Monographs Details: Anomospermum
Authority: Barneby, Rupert C. & Krukoff, Boris A. 1971. Supplementary notes on American Menispermaceae. VIII. A generic survey of the American Tricilisisae and Anomospermeae. Mem. New York Bot. Gard. 22: 1-89.
Family:Menispermaceae
Scientific Name:Anomospermum
Description:Species Description - Inflorescences [male] either solitary or 2-3 in ascending series, axillary or shortly supra-axillary, sometimes borne many together along slender branchlets from which leaves fall prematurely, then appearing compound and twice (rarely thrice) racemose, the basic unit cymose but of two sorts: 1) cymose-dichotomous or cymose-paniculate, or 2) pseudo-racemosely 1-3-flowered; flower [male]: sepals (disregarding minute bracteoles) 6, the 3 outer small, the 3 inner much larger, imbricate in vernation; petals 6 (-9), either submembranous or heavily carnose, then often crowded into a button-like disc or 3-cornered inverted pyramid, always ± involute, often completely embracing the anteposed filament; androecium 6-merous, the filaments all free, either straight or strongly incurved distally, the anther-sacs either terminal, collateral, and looking upward or separated dorsally by an enlarged connective and then introrse, the dehiscence structurally vertical but sometimes appearing oblique or even transverse due to dislocation of the sac; inflorescence [female] usually solitary, sometimes 2 together, 1-flowered, axillary to expanded leaves, the peduncle minutely bractolate below the terminal flower; flower [female] little known, as [male] but the stamens reduced to staminodes; carpels 3; drupe (2-5 cm long), ± obHquely obovoid or subglobose, somewhat laterally compressed, often gibbous below the entry of the pedicel, the ventral (adaxial) side short and straight or shaUowly convex terminating in an obliquely apical style-scar, the dorsal side distended into a long curve through over half the fruit's circumference; exocarp (dry) leathery-mealy, the epidermis when ripe yellow or orange turning castaneous or black when dry, the mucilaginous mesocarp thin or almost 0; endocarp crustaceous or ligneous, externally incised-reticulate with sinuously anastomosing veinlets, the interspaces between veinlets smooth, rugulose-tumulose, or depressed into dimple-like pits corresponding with woody teeth impressed into the cavity, the inner wall undulately veiny, often bearing around the long curve a sharp narrow wing; condyle laminate, intruded from the ventral side at a point ± halfway between pedicel and style-scar, descending into the cavity in a plane horizontal to the seed's long axis; endosperm moulded over the condyle, ± J-shaped, lamellately ruminate, each lamella enclosed in a membranous integument; embryo linear-vermiform, following the curve of the endosperm, the cotyledons linear, equal, appressed.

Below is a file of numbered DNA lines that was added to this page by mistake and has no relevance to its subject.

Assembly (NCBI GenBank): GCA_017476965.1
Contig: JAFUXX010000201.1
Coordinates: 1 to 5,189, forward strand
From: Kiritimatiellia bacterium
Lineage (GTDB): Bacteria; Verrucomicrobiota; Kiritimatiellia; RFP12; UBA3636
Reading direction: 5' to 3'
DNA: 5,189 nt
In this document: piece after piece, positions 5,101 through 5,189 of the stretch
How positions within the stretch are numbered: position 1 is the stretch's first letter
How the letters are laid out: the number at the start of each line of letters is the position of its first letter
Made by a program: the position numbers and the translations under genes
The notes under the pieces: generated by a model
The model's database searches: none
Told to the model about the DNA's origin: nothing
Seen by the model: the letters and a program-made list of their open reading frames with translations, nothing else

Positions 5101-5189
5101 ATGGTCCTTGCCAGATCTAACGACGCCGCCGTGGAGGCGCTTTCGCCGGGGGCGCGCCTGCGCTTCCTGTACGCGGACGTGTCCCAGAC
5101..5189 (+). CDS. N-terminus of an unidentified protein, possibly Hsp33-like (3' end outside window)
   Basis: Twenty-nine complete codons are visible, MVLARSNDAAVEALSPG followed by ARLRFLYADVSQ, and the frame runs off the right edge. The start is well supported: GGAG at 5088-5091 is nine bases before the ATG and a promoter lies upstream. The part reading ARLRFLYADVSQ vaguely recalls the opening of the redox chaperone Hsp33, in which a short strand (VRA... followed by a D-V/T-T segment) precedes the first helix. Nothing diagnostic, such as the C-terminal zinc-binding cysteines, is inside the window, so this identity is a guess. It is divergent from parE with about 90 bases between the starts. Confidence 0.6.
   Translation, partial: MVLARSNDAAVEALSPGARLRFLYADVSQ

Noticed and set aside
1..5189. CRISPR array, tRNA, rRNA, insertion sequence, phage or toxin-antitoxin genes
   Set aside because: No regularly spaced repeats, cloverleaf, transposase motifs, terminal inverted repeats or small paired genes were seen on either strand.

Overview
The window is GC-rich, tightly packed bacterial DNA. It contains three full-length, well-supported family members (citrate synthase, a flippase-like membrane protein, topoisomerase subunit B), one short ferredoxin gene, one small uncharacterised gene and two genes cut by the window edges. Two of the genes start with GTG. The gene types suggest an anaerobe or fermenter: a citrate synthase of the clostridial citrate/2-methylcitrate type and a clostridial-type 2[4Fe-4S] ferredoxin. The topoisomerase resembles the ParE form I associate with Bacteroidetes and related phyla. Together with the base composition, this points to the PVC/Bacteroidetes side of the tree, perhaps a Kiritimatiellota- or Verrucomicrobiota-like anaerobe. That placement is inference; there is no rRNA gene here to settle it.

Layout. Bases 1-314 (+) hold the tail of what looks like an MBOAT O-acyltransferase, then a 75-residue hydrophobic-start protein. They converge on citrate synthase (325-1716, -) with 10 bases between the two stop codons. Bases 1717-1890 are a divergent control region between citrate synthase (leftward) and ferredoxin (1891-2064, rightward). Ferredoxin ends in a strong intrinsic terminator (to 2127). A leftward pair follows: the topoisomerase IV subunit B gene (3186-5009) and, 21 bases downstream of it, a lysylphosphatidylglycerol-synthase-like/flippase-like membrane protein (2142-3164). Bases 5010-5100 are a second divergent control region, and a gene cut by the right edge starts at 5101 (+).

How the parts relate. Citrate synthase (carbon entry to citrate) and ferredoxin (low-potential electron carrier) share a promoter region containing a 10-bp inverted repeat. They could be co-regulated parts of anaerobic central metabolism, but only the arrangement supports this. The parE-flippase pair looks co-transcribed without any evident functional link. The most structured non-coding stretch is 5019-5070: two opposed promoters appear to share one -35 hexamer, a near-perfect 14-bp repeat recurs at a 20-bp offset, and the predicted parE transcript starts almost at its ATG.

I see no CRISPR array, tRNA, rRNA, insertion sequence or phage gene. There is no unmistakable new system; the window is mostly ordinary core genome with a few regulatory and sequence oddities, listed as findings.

Discussion:Generitype: .A. nitidum Miers [= A. reticulatum subsp. nitidum (Miers) Krukoff & Barneby].

While our review of the fruits has confirmed the naturalness of most genera studied, this is not the case with Anomospermum, which has been revealed as heterogeneous and in need of redefinition. Of 14 species listed at the last revision [Mem. N. Y. Bot. Gard. 20(2): 50] three are transferred in this paper to other genera of tribe Anomospermeae, .A. hirsutum and .A. schomburgkii to Orthomene, and A. glaucescens to Caryomene, while one, A. japurense, becomes type of a new genus of tribe Tinosporeae, (Barneby, in sched.). For this reason it has seemed proper to present a new description of the genus, embodying our present concept of it.

Emphasis on characters of the drupe and endocarp, which were not within reach of earlier students of the group, has enabled us to acquire a more sophisticated insight into the taxonomy, especially of the complex centering around A. chloranthum and A. reticulatum. Recognition of the staminate type-collection of Hyperbaena solimoesana as the male sex of what has been known as A. froesii has required a change in the nomenclature of that species. The reduction of genus Elissarrhena, proposed in 1970 [Mem. N. Y. Bot. Gard. 20(2): 31] is confirmed, although we can now accept this, modified in characters, as a distinct section. In the following pages we cite all fruiting specimens re-examined, with very few exceptions all fruits of this genus ever collected.

Keys to Anomospermum are exceptionally difficult to construct. Some pairs of entities, virtually identical in follage, differ in fruit-structure, whereas other pairs, different in the leaves, may have either the same drupe, or the same staminate flower (but not both at once). Thus no key based entirely on one sex can be successfully carried out. A key based on sterile material is impractical, specimens in such condition requiring for identification, even in the hands of specialists, an extensive, correctly named collection for comparison of vegetative minutiae. We present here two keys, the first, depending on presence of staminate flowers, more taxonomic in intent, the second, more artificial, depending on structure of the drupe. But where possible we make use of leaf-characters and factors of dispersal. The poorly understood A. matogrossense (of sect. .Anomospermum) is omitted from both.